Strong conversion of earnings to cash: a special payout?

The table below shows a trend of very strong cash flow versus capital spending needs, plus the cash flow statement within the 2018 accounts has net cash generated from operations up 35% to £58.4 million - 50.8p per share on a pre-tax basis, or £45.5 million/39.7p per share post-tax.

With investment constituting only £0.8 million spent on property, plant and equipment, £4.4 million was distributed as dividends.  After year-end cash has soared 64% to £83.6 million there is scope to re-rate payouts – and also pay a special dividend – if no major new strategic move utilises this excess.  The company seems to have plenty of organic growth potential than embark on acquisitions.

I'd also note a clean and vigorous financial growth profile than a serious gap between headline and "adjusted" figures due to exceptional costs and the like.

Fevertree Drinks - financial summary          
Year ended 31 Dec 2014 2015 2016 2017 2018
           
Turnover (£ million) 34.7 59.3 102 170 237
IFRS3 pre-tax profit (£m) 2.5 16.8 34.3 56.4 75.6
Normalised pre-tax profit (£m) 3.6 16.8 34.3 56.4 75.6
Operating margin (%) 23.0 28.7 33.6 33.1 31.7
IFRS3 earnings/share (p) 1.5 11.5 23.7 39.2 53.2
Normalised earnings/share (p) 2.9 11.5 23.5 39.2 53.2
Earnings per share growth (%) 744 300 104 70.0 35.7
Price/earnings multiple (x)         49.8
Annual average historic P/E (x)   112 65.9 73.4 109
Cash flow/share (p) 4.1 8.8 17.8 28.2 25.0
Capex/share (p) 0.3 0.3 0.7 1.1 1.1
Dividend per share (p) 0.3 3.1 6.3 10.7 14.5
Yield (%)         0.1
Covered by earnings (x) 9.7 3.7 3.7 3.7 3.7
Net tangible assets per share (p) 7.6 18.7 39.8 76.0 92.0
           
Source: Company REFS          

May's share price fall relates to macro events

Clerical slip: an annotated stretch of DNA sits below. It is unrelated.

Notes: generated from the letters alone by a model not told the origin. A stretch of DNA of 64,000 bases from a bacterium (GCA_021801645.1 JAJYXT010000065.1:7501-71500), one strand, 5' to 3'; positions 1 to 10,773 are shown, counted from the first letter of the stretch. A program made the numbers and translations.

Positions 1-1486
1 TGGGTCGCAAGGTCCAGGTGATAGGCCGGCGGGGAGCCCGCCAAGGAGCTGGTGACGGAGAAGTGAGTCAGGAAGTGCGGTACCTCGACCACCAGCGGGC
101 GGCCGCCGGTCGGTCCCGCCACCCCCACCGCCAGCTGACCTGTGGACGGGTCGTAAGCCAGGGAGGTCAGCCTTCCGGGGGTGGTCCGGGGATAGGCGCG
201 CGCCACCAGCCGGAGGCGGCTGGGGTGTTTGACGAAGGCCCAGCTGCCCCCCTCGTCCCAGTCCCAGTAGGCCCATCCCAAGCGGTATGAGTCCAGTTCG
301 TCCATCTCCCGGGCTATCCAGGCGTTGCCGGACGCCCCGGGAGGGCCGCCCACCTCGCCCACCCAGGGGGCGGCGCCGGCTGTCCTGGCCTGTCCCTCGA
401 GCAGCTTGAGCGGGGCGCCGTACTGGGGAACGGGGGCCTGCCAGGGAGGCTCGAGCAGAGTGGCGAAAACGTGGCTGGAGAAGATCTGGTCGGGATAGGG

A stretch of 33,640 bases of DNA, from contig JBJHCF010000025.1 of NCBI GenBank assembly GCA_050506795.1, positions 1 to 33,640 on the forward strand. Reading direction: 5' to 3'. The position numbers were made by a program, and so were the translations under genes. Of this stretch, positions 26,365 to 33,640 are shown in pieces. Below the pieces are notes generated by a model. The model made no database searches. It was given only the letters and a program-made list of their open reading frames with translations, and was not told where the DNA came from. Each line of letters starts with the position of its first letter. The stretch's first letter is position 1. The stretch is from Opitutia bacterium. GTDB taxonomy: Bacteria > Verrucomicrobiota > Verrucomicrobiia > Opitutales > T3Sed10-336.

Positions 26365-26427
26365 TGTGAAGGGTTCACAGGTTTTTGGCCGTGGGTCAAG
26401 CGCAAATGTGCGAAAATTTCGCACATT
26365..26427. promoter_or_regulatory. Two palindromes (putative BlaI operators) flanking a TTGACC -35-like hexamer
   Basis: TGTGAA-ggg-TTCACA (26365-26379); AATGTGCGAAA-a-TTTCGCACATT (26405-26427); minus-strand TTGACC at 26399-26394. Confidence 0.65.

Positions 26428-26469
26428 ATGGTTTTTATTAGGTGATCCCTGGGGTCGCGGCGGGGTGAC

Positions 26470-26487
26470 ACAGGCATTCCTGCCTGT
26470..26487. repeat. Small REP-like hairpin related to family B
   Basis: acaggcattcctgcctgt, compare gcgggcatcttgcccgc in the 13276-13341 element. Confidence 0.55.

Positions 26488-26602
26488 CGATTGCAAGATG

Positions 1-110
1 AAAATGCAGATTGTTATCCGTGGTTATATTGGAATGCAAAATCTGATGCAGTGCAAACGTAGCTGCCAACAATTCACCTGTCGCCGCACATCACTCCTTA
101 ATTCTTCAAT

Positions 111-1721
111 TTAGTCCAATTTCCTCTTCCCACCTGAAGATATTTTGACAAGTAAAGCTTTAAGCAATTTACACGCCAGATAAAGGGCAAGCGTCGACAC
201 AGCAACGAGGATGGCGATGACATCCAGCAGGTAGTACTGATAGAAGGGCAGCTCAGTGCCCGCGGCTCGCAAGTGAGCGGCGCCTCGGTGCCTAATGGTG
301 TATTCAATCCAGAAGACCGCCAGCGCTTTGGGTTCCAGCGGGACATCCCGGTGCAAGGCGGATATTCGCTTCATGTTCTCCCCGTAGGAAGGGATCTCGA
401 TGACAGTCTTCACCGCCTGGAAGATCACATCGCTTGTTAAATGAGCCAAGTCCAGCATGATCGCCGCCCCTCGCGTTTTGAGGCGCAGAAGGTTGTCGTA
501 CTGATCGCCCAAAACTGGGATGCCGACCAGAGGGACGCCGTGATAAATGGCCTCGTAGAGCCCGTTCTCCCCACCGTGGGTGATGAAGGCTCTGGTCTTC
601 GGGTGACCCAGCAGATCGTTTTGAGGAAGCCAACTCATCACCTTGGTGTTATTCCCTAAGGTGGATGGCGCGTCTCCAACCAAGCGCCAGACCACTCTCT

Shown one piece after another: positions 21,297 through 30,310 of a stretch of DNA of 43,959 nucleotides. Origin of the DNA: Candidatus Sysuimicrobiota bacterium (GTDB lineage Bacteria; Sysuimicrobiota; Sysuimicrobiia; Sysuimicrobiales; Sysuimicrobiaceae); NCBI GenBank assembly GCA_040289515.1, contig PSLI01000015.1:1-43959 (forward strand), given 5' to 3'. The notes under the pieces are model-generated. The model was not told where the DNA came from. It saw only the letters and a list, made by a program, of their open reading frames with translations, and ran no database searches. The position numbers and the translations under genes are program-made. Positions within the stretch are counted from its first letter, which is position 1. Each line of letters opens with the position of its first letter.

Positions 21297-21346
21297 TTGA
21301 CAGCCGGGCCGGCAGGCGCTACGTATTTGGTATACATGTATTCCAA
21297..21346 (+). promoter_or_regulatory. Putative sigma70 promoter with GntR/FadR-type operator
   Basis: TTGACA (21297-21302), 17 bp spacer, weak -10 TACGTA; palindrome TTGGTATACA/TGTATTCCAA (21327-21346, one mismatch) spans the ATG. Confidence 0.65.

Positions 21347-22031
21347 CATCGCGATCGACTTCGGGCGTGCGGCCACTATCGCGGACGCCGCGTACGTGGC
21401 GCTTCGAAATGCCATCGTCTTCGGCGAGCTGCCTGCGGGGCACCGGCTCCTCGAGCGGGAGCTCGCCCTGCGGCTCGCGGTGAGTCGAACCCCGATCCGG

2019 saw a 24% rebound in the share price from 2,200p to 2,720p by end-April, then a renewed slide despite nothing adverse in Fevertree's newsflow.  The last two regulatory news announcements in April showed two global investors slightly increasing their stakes, while the 24 May AGM cited “further encouraging operational progress across our key international regions.

Bosses added:

 "Whilst we are mindful of last year’s exceptional summer trading performance in the UK, we remain confident in achieving board expectations for the full year ending 31 December 2019."

Most likely the drop in share price relates to risk aversion among investors after US/China trade negotiations hit the rocks, and further inversion of the US yield curve on Treasury bonds invited fear that the US economy is being propped up by tax cuts late in the business cycle.

On Wednesday 29 May, Fevertree's price fell to 2,600p, which has triggered buying up to the 2,640-2,650p area – a notional support level, albeit short timeframe.

A marketing sweet-spot with plenty of long-term upside

Stand back from stock volatility and instead focus on Fevertree's ability to capitalise on demand for premium mixer drinks, plus low-sugar/non-alcoholic beverages.  

Its Refreshingly Light range delivers on the latter without artificial sweeteners, is offered in supermarkets and gets very good consumer reviews.

I've found the Elderflower tonic water great for picnics; the launch of a Cucumber tonic proved a hit last summer, also a Clementine tonic last Christmas.

Besides another gin craze spreading to the US and Spain especially, you wonder if climate change could play a part here.

Might extended hot summers encourage affluent people towards sophisticated long drinks?

Pragmatically: average your way in

Fevertree's stock is quite a victim of its success, a justifiably high rating making it exposed to sentiment shifts.  Nervous investors should probably steer clear, but if you can see through to a quality growth business, then you'll accumulate its stock when the market gets jittery.  

So, broadly, the approach is to 'buy the drops', although I admit it is trickier to assert exactly at what price given the macro/markets context could get hairier at any time.  However, the current price around 2,650p appears fair to buy within a general stance of: Buy on weakness.

Edmond Jackson is a freelance contributor and not a direct employee of interactive investor.